A review of the Pseudobarbus afer (Peters, 1864) species complex (Teleostei, Cyprinidae) in the eastern Cape Fold Ecoregion of South Africa.
ABSTRACT: The Eastern Cape redfin, Pseudobarbus afer, has long been considered to be a single widespread and variable species occurring in multiple isolated river systems in the Cape Fold Ecoregion (CFE) at the southern tip of Africa. Mitochondrial cytochrome b and control region sequence data of individuals from populations currently assigned to Pseudobarbus afer across the species' distribution range revealed existence of four deeply divergent taxonomic units: (i) the Mandela lineage confined to the Sundays, Swartkops and Baakens river systems, (ii) the Krom lineage endemic to the Krom River system, (iii) the St Francis lineage occurring in the Gamtoos and adjacent river systems, and (iv) the Forest lineage occurring in several coastal river systems from the Tsitsikamma to the Klein Brak River system. The Forest lineage is closely related to Pseudobarbus phlegethon from the Olifants River system on the west coast of South Africa, suggesting that it does not belong to Pseudobarbus afer s.l. Herein we focus on the three lineages within the Pseudobarbus afer s.l. complex and provide new diagnosis for Pseudobarbus afer s.s (Mandela lineage), revalidate Pseudobarbus senticeps (Krom lineage) as a distinct species, and describe a new species Pseudobarbus swartzi (St Francis lineage). The three species exhibit subtle differences, which explains why they were previously considered to represent a single variable and widespread species. Pseudobarbus senticeps differs from both Pseudobarbus afer and Pseudobarbus swartzi by having fewer (i.e. larger) scales (25-33, mode 29 lateral line scale series; 10-12, mode 11 circumpeduncular scales) and presence of a lateral stripe which terminates in a conspicuous triangular blotch at the base of the caudal fin. Long barbels which reach or surpass the vertical through the posterior edge of the eye further separate Pseudobarbus senticeps from Pseudobarbus afer s.s. which possesses simple short barbels which do not reach the vertical through the posterior margin of the eye. Pseudobarbus afer s.s differs from Pseudobarbus swartzisp. n. by possession of fewer scale rows along the lateral line (29-35, mode 32 vs 34-37, mode 36 in Pseudobarbus swartzi), fewer scales around the caudal peduncle (12-16, mode 12 vs 13-17, mode 16 in Pseudobarbus swartzi) and a distinct mesh or net-like pigmentation pattern on latero-ventral scales.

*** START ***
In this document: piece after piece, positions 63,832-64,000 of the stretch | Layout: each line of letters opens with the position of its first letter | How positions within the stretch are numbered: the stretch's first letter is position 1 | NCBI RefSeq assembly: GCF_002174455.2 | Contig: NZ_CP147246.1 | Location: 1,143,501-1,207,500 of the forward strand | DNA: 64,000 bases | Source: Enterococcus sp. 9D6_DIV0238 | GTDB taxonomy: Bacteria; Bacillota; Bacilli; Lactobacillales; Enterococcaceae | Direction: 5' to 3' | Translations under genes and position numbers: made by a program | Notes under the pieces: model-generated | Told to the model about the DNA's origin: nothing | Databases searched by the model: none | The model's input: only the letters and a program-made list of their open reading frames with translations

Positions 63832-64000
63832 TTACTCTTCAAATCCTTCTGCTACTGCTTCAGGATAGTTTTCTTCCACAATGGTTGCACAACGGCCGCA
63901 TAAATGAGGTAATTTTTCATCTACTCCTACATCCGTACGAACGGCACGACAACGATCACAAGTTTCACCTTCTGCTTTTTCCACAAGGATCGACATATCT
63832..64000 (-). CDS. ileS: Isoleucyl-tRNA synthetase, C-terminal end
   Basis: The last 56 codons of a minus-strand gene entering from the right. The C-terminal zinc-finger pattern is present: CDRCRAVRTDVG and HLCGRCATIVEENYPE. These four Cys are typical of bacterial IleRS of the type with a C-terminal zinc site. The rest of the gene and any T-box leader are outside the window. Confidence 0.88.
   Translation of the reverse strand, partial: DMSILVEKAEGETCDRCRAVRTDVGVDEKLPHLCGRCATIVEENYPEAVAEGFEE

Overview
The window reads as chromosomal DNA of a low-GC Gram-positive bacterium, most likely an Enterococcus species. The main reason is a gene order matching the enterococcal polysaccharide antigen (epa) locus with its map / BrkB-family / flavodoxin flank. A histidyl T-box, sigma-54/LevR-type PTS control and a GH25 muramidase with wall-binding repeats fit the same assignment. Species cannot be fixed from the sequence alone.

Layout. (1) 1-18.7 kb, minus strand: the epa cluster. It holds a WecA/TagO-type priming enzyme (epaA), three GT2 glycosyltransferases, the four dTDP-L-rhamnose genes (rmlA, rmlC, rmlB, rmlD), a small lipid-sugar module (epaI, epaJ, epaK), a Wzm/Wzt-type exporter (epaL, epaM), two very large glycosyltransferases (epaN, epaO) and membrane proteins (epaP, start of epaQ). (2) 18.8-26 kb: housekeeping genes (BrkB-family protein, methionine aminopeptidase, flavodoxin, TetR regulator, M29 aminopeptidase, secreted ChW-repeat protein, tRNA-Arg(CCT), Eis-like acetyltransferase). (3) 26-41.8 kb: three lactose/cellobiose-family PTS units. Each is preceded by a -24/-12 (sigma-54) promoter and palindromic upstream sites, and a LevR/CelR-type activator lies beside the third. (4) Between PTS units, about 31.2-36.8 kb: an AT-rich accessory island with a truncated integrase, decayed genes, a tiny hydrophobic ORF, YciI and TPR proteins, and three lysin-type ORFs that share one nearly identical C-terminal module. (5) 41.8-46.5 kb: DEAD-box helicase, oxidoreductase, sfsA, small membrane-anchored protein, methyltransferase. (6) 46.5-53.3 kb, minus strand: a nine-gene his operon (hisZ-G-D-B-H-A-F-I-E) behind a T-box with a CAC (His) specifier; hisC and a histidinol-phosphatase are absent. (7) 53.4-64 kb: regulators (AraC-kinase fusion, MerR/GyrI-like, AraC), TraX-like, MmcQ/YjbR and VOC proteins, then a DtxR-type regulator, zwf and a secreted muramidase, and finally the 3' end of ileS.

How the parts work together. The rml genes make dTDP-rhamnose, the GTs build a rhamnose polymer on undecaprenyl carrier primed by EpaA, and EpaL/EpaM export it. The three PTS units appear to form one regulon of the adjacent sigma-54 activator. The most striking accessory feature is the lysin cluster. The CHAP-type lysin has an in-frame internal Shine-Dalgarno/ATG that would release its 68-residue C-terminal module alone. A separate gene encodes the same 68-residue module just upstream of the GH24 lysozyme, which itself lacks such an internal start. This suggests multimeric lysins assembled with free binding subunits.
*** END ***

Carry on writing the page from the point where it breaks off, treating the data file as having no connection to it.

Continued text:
Project description:Pseudobarbusverloreni, a new species, is described from material collected in the Verlorenvlei River system on the west coast of South Africa. It differs from its congeners (except Pseudobarbusskeltoni, Pseudobarbusburchelli, and Pseudobarbusburgi) by the presence of two pairs of oral barbels. Pseudobarbusverloreni sp. n. can be distinguished from the three currently described double barbeled Pseudobarbus species by the following combination of characters: pigment pattern, generally deeper body relative to standard length, a longer intestine associated with the deeper body form, shorter snout relative to head length, and much shorter anterior barbels relative to head length. The new species is distinguished from Pseudobarbusburgi in the neighbouring Berg River system by its longer head and longer pre-dorsal length. It seems as if Pseudobarbusverloreni sp. n. has been extirpated from the Langvlei River system and face several threats to its survival in the Verlorenvlei River system.
Project description:This study used phylogenetic analyses of mitochondrial cytochrome b sequences to investigate genetic diversity within three broadly co-distributed freshwater fish genera (Galaxias, Pseudobarbus and Sandelia) to shed some light on the processes that promoted lineage diversification and shaped geographical distribution patterns. A total of 205 sequences of Galaxias, 177 sequences of Pseudobarbus and 98 sequences of Sandelia from 146 localities across nine river systems in the south-western Cape Floristic Region (South Africa) were used. The data were analysed using phylogenetic and haplotype network methods and divergence times for the clades retrieved were estimated using *BEAST. Nine extremely divergent (3.5-25.3%) lineages were found within Galaxias. Similarly, deep phylogeographic divergence was evident within Pseudobarbus, with four markedly distinct (3.8-10.0%) phylogroups identified. Sandelia had two deeply divergent (5.5-5.9%) lineages, but seven minor lineages with strong geographical congruence were also identified. The Miocene-Pliocene major sea-level transgression and the resultant isolation of populations in upland refugia appear to have driven widespread allopatric divergence within the three genera. Subsequent coalescence of rivers during the Pleistocene major sea-level regression as well as intermittent drainage connections during wet periods are proposed to have facilitated range expansion of lineages that currently occur across isolated river systems. The high degree of genetic differentiation recovered from the present and previous studies suggest that freshwater fish diversity within the south-western CFR may be vastly underestimated, and taxonomic revisions are required.
Project description:A new species of algae-scraping cyprinid of the genus Capoeta Valenciennes, 1842 is described from the Kheyroud River, located in the southern part of the Caspian Sea basin in Iran. The species differs from other members of this genus by a combination of the following characters: one pair of barbels; predorsal length equal to postdorsal length; maxillary barbel slightly smaller than eye's horizontal diameter and reach to posterior margin of orbit; intranasal length slightly shorter than snout length; lateral line with 46-54 scales; 7-9 scales between dorsal-fin origin and lateral line, and 6-7 scales between anal-fin origin and lateral line.